The geopolitical events of the last year, coupled with the rise in energy costs and reduced fertilizer production, have highlighted the importance of the fertilizer sector for global food security. In the face of the sector’s challenges, the need for a climate-friendly transformation of the sector is now more urgent than ever. According to the latest IPCC report, global warming will likely reach 1.5°C between 2030 and 2052 if it continues to increase at the current rate, causing irreversible effects on ecosystems and human civilization. At the same time, The global production of fertilisers is accountable for approximately 1.4% of annual CO2 emissions.
The primary source material used to produce nitrogen-based fertilisers is nitric acid, which releases a significant amount of N2O during manufacturing. N2O has a Greenhouse Warming Potential 273 times higher than CO2, remains in the atmosphere for more than 200 years and is one of the most critical ozone-depleting substances. NACAG is continuously working towards climate-friendlier nitric acid production worldwide and looks back on some important developments in the past year.
More governments committing to permanent N2O mitigation.
Zambia became the 15th country to sign the NACAG Declaration, officially declaring its support for the initiative’s goal of reducing nitrous oxide emissions from nitric acid production. Prior to this, the NACAG Secretariat visited Zambia and conducted a technical feasibility study at the nitric acid producer Nitrogen Chemicals of Zambia, elaborating on the best possible technological solutions for the plant to mitigate N2O emissions.
In February last year, Colombia signed the Statement of Undertaking (SoU), becoming the 10th country committing to ensuring effective and permanent mitigation of nitrous oxide emissions from nitric acid production. With this commitment from the government, nitric acid production facilities in the country are eligible to apply for financial support from the NACAG Secretariat. During the due diligence procedure, representatives from the NACAG Secretariat visited nitric acid producer Monómeros to strengthen the cooperation with the Colombian partner plant.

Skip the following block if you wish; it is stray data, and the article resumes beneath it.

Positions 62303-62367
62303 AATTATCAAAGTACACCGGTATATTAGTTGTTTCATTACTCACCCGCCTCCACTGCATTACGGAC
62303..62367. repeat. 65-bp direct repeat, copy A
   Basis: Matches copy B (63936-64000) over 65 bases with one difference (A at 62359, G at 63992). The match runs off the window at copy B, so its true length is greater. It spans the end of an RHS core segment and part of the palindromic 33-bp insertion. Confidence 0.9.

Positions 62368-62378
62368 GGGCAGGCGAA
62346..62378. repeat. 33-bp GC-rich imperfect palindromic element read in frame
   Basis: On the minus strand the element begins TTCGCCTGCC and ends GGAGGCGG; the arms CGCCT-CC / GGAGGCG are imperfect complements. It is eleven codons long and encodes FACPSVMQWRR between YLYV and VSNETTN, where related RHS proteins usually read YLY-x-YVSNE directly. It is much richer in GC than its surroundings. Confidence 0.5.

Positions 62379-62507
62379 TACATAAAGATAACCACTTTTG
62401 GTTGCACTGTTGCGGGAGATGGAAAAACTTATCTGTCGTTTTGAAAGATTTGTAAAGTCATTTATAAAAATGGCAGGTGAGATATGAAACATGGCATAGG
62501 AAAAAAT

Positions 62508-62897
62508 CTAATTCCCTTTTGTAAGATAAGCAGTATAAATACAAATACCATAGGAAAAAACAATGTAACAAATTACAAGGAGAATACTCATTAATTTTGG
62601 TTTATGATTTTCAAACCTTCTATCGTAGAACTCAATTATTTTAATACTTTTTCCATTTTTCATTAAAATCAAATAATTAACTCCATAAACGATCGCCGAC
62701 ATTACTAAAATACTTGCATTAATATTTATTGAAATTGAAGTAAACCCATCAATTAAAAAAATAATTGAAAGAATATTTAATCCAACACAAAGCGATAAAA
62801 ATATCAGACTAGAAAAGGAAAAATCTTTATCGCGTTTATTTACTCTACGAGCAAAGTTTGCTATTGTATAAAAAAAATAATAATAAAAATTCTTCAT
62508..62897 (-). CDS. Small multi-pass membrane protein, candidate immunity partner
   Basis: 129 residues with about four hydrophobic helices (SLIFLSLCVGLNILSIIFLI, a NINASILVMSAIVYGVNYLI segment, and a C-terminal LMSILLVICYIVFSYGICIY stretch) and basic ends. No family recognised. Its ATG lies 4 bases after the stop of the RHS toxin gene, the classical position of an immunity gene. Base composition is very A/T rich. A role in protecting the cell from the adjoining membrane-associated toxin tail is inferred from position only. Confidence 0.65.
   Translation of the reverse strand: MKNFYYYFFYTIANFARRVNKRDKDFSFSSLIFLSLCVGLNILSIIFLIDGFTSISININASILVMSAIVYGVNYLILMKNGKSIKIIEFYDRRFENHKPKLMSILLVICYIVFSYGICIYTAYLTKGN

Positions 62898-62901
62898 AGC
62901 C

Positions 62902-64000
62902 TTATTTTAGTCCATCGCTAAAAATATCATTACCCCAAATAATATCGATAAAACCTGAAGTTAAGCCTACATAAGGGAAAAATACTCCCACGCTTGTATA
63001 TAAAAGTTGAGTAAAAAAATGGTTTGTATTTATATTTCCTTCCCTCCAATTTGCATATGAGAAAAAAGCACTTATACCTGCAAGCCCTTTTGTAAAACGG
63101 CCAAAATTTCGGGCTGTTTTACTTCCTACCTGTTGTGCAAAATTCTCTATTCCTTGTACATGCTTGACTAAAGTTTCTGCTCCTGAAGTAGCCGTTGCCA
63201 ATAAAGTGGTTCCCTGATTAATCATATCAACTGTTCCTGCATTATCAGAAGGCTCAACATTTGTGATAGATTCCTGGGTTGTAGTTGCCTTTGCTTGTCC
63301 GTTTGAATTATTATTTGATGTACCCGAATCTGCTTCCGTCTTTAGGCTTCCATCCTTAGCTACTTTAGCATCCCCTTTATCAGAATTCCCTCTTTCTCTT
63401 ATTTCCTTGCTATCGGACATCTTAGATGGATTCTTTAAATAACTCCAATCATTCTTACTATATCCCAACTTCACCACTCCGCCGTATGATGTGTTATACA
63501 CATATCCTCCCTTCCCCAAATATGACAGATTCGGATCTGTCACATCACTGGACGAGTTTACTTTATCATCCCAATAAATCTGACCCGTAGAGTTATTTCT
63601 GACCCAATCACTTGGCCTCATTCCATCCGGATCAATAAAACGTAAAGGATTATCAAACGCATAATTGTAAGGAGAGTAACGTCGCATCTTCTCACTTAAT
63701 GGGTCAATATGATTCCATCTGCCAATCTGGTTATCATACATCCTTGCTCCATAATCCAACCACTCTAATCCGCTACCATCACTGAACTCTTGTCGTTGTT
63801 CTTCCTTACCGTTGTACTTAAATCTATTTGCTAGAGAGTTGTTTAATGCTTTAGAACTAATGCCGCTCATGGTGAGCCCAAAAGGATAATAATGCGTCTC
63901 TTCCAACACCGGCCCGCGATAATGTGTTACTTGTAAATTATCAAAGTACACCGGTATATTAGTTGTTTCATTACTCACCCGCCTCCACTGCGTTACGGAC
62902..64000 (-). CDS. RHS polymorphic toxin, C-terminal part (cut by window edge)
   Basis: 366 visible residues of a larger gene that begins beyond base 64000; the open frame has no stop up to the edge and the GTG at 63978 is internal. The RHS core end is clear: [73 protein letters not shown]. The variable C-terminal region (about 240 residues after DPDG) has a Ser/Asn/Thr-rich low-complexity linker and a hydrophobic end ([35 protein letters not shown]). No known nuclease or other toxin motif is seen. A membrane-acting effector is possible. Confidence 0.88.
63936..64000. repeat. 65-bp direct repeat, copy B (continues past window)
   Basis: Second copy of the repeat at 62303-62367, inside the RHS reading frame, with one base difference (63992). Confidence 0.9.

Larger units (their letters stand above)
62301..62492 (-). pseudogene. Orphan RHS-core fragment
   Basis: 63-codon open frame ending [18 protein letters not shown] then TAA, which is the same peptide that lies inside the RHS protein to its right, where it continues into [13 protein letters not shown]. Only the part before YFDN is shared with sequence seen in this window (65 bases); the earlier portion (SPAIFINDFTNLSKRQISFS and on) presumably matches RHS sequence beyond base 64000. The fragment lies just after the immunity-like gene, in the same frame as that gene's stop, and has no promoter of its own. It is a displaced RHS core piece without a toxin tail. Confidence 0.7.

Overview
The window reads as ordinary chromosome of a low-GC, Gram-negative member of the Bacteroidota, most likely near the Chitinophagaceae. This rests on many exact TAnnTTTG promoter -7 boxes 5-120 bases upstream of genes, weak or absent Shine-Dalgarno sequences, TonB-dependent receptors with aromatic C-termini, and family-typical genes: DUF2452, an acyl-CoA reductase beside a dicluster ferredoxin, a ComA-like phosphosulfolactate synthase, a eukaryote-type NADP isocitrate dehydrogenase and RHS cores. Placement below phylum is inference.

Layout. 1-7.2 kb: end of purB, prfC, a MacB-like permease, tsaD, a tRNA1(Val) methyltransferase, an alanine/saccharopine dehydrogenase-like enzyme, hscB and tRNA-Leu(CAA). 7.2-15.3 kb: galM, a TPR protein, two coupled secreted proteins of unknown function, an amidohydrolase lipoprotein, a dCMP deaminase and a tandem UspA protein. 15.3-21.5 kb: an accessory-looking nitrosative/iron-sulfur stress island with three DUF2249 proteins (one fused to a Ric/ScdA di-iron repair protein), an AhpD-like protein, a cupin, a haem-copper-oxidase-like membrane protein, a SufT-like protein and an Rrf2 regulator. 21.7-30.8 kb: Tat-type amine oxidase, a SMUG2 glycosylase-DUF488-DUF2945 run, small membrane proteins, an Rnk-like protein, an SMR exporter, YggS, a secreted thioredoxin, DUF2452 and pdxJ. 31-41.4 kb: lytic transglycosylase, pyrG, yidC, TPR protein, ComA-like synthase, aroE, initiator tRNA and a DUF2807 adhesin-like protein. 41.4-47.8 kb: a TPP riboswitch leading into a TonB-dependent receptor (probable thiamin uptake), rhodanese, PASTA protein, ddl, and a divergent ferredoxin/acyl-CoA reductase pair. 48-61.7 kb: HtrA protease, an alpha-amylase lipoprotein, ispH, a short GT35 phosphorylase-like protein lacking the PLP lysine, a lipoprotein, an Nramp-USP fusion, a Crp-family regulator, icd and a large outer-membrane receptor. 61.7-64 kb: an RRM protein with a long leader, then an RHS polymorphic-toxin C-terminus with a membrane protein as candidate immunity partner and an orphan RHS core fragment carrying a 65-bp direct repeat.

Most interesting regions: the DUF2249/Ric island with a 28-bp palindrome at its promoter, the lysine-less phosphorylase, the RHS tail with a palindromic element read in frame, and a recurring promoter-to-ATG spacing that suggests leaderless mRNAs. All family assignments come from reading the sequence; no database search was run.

More plants to be equipped with the abatement technology
In the course of last year, two plants in Mexico, „Quimica Píma“ and „Solucionas Químicas,“ and the sole nitric acid producer in Georgia, „Rustavi Azot,“ signed a Grant Agreement with NACAG. These nitric acid producers will receive full technical and financial support to procure and install abatement and monitoring equipment. The mitigation potential in Mexico of 700,000 and in Georgia of 90,000 tons of CO2 equivalent per year together equals the emissions of approximately 380,000 flights from Mexico to Georgia.
Along with three other nitric acid plants in Jordan, Tunisia and Zimbabwe, these plants are currently preparing or already in the process of tendering N2O abatement and monitoring technology. Following the tender process, the first equipment will be installed in nitric acid plants of NACAG partner countries.
More decarbonisation potential ahead with green fertilisers
While more and more plants and governments are benefiting each year from NACAG’s offer, there is still a long way to go before completely carbon-neutral fertiliser production becomes a reality. However, climate-friendly fertiliser production is highly desirable not only because of its benefits for the climate but also because it helps to build a more robust and resilient global food system.
The reliance on fossil fuels for fertiliser production and the concentration of fossil reserves leave fertiliser-producing countries vulnerable to market disruptions, as seen in the current geopolitical situation. This dependence on fossil energy sources is concerning since fertilisers are responsible for nearly half of the world’s food production, making them a crucial factor in ensuring global food stability.
As the world sees a growing demand for green hydrogen and green ammonia, decarbonising the energy-intensive manufacturing process of fertilisers by using local renewable energy sources poses great potential for the whole fertiliser industry. Green fertilisers, with a carbon footprint 80-90% lower than traditional synthetic fertilisers, would not only help to decarbonise the food chain but also decouple the process from volatile fossil prices, advancing global food security.
NACAG’s vision is that all nitric acid producers worldwide are permanently equipped with abatement technology. However, in the long term, fertilisers will have to be produced entirely emission-free to achieve net-zero targets and combat the most dangerous common threat: the climate crisis.